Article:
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hiking classifications

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Re: hiking classifications

Postby Wandering Daisy » Mon Oct 26, 2015 12:13 pm

I am not up on my popular culture, but I thought we baby boomers are well past (too old) to be a "yuppie". I do not think that classification is limited to any age group- could label it as the "want-a-guide-for-free" backpacker.

Or perhaps the "insecure bucket-list" backpacker. Not really interested in the process, just wants bragging rights, not sure of his/her skills enough to do it him/herself. This backpacker will ONLY do "big name" trails or routes well documented and bragged about on the internet- nothing obscure. Definitely this trip will entail a lot of "selfies".



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Re: hiking classifications

Postby Cross Country » Mon Oct 26, 2015 12:42 pm

WD - I liked yours - pretty funny.
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Re: hiking classifications

Postby Shhsgirl » Mon Oct 26, 2015 2:24 pm

WD, you may be correct. It may be that Baby Boomers are too old to be Yuppies. I'm too old to recall when "yuppie" came into the currency!
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Re: hiking classifications

Postby Cloudy » Mon Oct 26, 2015 7:31 pm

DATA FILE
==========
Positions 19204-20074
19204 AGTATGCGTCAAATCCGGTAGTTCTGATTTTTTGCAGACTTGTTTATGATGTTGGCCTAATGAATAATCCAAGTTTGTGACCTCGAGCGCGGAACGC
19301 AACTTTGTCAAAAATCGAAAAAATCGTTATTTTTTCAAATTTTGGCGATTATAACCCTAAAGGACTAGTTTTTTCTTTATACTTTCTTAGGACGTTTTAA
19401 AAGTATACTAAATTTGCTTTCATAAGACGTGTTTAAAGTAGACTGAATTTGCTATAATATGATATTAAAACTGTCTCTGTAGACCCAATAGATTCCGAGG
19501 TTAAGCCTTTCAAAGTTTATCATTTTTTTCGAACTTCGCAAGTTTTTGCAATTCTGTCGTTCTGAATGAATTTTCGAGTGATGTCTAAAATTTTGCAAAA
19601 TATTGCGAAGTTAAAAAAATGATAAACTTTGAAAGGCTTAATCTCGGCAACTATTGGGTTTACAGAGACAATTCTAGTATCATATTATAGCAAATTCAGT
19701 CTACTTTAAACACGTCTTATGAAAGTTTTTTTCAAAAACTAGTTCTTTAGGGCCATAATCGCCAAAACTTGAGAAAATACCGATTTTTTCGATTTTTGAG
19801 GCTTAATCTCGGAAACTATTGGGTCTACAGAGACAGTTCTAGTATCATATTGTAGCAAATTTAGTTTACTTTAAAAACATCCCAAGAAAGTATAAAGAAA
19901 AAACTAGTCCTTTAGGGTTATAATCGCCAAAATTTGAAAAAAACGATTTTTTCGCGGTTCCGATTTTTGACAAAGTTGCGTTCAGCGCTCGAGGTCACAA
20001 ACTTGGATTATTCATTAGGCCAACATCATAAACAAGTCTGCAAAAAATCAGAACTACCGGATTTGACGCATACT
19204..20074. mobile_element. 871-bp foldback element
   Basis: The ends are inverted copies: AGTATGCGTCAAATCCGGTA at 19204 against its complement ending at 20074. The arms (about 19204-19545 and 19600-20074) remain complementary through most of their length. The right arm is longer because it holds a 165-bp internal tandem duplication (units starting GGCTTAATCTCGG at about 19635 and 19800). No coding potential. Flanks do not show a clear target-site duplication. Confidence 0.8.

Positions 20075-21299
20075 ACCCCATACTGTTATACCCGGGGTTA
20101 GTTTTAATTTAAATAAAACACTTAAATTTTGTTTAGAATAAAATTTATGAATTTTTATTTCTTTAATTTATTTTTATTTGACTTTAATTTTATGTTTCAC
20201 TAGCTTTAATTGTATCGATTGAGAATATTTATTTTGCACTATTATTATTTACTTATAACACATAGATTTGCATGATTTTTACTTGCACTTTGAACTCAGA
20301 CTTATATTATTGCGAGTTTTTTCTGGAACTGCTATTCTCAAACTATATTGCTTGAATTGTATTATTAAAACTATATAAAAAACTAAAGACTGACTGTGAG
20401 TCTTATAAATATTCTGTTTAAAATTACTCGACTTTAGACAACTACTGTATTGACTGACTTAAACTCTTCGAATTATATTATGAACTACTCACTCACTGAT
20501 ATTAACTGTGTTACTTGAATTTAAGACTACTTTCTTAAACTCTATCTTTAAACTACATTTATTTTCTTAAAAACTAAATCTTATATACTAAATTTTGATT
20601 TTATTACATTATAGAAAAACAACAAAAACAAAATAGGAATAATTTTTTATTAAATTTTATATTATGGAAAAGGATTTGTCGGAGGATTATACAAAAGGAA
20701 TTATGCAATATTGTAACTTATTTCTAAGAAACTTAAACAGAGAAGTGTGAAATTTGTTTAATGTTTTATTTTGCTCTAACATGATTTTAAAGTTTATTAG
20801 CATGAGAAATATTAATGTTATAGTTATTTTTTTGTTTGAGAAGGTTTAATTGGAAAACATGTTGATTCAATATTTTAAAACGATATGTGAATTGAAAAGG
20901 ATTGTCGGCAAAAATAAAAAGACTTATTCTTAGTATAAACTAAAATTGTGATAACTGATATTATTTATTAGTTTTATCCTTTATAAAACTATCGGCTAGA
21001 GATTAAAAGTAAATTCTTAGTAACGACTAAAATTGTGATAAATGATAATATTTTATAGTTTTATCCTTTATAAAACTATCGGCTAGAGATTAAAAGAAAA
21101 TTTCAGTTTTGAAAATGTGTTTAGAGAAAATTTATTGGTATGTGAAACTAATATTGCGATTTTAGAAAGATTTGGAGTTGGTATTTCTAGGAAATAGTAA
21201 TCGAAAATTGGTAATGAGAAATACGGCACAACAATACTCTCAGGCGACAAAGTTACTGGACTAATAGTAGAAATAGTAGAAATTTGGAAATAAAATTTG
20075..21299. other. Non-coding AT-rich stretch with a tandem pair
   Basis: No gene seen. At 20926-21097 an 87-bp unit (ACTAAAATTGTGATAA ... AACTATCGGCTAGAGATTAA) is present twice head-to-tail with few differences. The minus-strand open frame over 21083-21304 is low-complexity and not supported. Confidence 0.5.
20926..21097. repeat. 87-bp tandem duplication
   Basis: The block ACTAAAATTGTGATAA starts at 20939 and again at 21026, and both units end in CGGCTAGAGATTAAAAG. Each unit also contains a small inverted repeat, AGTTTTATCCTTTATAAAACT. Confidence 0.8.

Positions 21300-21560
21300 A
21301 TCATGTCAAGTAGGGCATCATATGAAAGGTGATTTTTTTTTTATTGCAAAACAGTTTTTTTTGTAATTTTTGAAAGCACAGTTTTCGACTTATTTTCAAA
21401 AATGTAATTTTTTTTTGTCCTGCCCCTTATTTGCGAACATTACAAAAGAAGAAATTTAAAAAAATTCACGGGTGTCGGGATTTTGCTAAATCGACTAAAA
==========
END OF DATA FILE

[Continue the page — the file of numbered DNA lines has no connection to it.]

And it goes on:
Sorry, I couldn't tell that it started in jest. :) I'm still not into classifying folks but if I had to, it would be "dumb@$$es" and the rest...
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Re: hiking classifications

Postby LMBSGV » Mon Oct 26, 2015 8:00 pm

Here's the Wikipedia entry on "yuppie."

https://en.wikipedia.org/wiki/Yuppie

As a baby boomer (born 1951), "yuppies" were definitely the next generation. I know "baby boomers" are "officially" defined as 1946-1964, but if you weren't old enough to experience the Kennedy assassination, the Beatles on Ed Sullivan, and be draft-eligible for Vietnam (yes, I know women were not draft eligible back then, but they were old enough if we'd been less sexist) you are not a baby boomer.
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Re: hiking classifications

Postby iHartMK » Tue Oct 27, 2015 9:50 am

Well since you're stereotyping people, SMH. Don't forget about the awful southern California hikers... the worst kind!.. They drive 7+ hours to the trailhead in their Lezbaru Outback wagons. They are the loudest most pretentious people on the trail. They are the ones us locals read about in the local news that got lost and died for doing something stupid in the backcountry. You're not in Disneyland anymore Mr & Mrs. SoCal.

I love that it only takes me 30 minutes to get to Sequoia Nat'l Park and that I can see most of the highest peaks from the second story of my home.
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Re: hiking classifications

Postby TahoeJeff » Tue Oct 27, 2015 10:31 am

My motto:
Never trust anyone under 6200'.
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Re: hiking classifications

Postby markskor » Tue Oct 27, 2015 10:37 am

TahoeJeff wrote:My motto:
Never trust anyone under 6200'.

Flatlander...lol. Try 7,800'.